Morse’s earlier painting, The House of Representatives,shows a similarly idealistic approach to its subject matter. Using the camera obscura to trace his painting, Morse accurately replicated the architecture of the space, but also presented an idealized version of the House of Representatives. Here, the dualities of “mechanical imitation” and “intellectual imitation” are largely at play. Gillespie quotes Morse as saying, “ A picture then is not merely a copy of any work of Nature, it is constructed on the principles of nature. While its parts are copies of natural objects, the whole work is an artificial arrangement of them.” (102) In other words, the painting imitates reality using “mechanical imitation” in order to be relatable and true, but also serves as a space for artists to construct their own reality (i.e. “artificial arrangement”), ultimately serving as an interface of transmitting new ideas of progress. The National Gallery overview of the painting notes that the House at the time was “often raucous and factional—debating major legislation such as the Slave Trade Act of 1820 and the Missouri Compromise of 1821.” The Corcoroan Gallery catalogue has a similar commentary: “The House of Representatives is not a picture of Congress as it was but Congress the way Morse wanted it to be. His compulsion to depict it as harmonious, courteous, and tranquil, to stress institutional civility, spatial clarity, and architectural magnitude, was an effort to vanquish the present and recuperate the past” (Cash 71). By depicting a Native American leader, alongside Supreme Court justices, legislators and the President of the United States, in a peaceful moment, his representation exudes a sense of national harmony, and epitomizes his hope for a better America. While the depiction of the House of Representatives has been mechanically imitated, its intellectual imitation stemmed from Morse’s optimistic vision for America at the time. As with Gallery of the Louvre, Morse depicted a fictional version of the world in the hope that it would inspire the public to make it a reality.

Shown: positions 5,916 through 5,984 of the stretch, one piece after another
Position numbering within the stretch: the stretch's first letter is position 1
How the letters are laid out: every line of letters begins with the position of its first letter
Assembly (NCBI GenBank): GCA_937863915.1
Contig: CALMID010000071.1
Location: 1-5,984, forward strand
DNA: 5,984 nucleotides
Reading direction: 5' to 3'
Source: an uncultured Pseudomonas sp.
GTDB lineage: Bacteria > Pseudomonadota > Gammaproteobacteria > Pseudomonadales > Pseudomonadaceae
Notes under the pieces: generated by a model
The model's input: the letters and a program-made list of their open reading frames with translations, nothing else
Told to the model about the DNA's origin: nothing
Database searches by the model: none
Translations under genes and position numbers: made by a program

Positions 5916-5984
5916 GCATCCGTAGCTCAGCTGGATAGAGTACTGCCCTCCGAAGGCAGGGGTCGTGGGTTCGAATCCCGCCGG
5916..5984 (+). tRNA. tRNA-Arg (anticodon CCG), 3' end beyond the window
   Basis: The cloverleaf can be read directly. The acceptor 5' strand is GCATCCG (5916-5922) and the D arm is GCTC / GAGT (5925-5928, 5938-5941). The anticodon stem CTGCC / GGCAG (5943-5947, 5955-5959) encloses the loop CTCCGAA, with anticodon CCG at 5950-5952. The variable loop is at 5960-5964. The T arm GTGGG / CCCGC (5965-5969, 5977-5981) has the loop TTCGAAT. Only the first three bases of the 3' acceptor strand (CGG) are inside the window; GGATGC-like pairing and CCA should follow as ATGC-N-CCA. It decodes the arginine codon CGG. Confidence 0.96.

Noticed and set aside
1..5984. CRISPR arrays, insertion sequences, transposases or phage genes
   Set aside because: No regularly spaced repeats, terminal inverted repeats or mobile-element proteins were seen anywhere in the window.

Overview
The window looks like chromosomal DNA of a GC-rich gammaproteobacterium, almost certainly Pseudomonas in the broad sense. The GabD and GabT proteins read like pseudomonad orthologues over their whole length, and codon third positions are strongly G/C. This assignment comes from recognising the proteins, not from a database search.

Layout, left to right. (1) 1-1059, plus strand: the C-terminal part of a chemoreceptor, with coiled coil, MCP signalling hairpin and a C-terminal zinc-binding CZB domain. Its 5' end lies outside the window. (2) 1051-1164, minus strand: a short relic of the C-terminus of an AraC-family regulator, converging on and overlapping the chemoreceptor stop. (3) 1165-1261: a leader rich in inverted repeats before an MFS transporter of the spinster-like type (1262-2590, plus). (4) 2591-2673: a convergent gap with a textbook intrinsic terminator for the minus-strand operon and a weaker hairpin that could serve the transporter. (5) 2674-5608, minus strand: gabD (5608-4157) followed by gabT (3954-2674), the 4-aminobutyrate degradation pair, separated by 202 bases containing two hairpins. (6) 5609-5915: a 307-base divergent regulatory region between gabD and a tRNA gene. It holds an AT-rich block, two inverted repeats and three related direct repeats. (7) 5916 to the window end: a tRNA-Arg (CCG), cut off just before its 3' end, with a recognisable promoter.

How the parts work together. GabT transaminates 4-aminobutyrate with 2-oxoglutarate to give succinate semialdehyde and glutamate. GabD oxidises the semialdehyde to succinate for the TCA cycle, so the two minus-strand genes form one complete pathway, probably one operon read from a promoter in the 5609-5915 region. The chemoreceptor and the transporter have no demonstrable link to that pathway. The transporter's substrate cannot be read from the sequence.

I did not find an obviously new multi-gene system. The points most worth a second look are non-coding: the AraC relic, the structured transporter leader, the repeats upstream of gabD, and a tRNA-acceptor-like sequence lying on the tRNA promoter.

Morse recognized that a museum—and Art more broadly—is not just a collection of aesthetically pleasing images, but a place where we learn how to shape ideas and how to organize our society and culture. The museum is one place where we build our “cultural encyclopedia,” while also being a place that is difficult, perhaps impossible, to comprehend without having access to that cultural encyclopedia in the first place. As a viewer of art, anyone can make their own meanings from something, but they have to be a member of the “subculture” in order to have the background context that helps them connect the dots.

Many of the major paintings and inventions of Morse’s time overlap each other in spaces and social contexts, indicating that they were part of a larger context and cultural conversation. This is also why the museum as an interface is particularly helpful in understanding 1) how artists were influenced, 2) the historical context, 3) how layered art can be in terms of what meanings we derive from them and how they shape our society, ideas, and exchange of culture. Morse’s work—both his metapainting and his version of the House of Representatives—illuminated the importance of this context and network. This connects back to the main themes of our class work. Just like a daguerrotype or a telegraph, the museum is an interface: a transmitter and translator of information. The understanding of the translation comes from knowing who the artist is and what message they were trying to convey at the time.

Cash, Sarah, ed. Corcoran Gallery of Art: American Paintings to 1945. Washington, DC: Corcoran Gallery of Art; Hudson Hills Press, 2011.

Gillespie, Sarah Kate. “Morse and ‘Mechanical Imitation.’” In Samuel F. B. Morse’s “Gallery of the Louvre” and the Art of Invention, edited by Peter John Brownlee, 100–109. New Haven: Yale University Press and Terra Foundation, 2014.

Irvine, Martin. “From Samuel Morse to the Google Art Project: Metamedia, and Art Interfaces.”

Roach, Catherine. “Images as Evidence? Morse and the Genre of Gallery Painting.” In Samuel F. B. Morse’s “Gallery of the Louvre” and the Art of Invention, edited by Peter John Brownlee, 46–59. New Haven: Yale University Press and Terra Foundation, 2014.